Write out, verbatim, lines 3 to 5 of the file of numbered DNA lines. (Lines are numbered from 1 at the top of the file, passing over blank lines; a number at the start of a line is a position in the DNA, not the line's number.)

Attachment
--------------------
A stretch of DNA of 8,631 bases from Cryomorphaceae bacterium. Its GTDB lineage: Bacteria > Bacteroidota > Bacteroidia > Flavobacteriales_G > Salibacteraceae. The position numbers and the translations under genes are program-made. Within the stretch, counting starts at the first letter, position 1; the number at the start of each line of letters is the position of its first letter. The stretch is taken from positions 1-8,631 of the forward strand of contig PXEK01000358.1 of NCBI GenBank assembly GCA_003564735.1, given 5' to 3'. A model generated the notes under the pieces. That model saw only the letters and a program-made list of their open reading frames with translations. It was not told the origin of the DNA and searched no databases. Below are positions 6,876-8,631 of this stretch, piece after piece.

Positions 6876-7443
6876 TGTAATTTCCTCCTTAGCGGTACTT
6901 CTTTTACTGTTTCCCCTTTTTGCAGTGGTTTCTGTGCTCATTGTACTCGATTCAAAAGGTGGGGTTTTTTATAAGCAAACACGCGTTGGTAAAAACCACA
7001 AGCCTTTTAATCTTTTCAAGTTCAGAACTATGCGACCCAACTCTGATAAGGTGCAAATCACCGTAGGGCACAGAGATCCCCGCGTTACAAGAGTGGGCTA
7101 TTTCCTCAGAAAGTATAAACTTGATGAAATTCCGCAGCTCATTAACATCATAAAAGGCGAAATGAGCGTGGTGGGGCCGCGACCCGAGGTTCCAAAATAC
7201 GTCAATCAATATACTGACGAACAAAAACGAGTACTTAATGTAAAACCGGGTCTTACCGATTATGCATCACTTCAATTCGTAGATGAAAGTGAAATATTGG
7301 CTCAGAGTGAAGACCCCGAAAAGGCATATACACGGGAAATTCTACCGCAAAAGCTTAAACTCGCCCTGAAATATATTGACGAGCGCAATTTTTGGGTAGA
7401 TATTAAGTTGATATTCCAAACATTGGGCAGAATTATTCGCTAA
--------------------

6876 TGTAATTTCCTCCTTAGCGGTACTT
6901 CTTTTACTGTTTCCCCTTTTTGCAGTGGTTTCTGTGCTCATTGTACTCGATTCAAAAGGTGGGGTTTTTTATAAGCAAACACGCGTTGGTAAAAACCACA
7001 AGCCTTTTAATCTTTTCAAGTTCAGAACTATGCGACCCAACTCTGATAAGGTGCAAATCACCGTAGGGCACAGAGATCCCCGCGTTACAAGAGTGGGCTA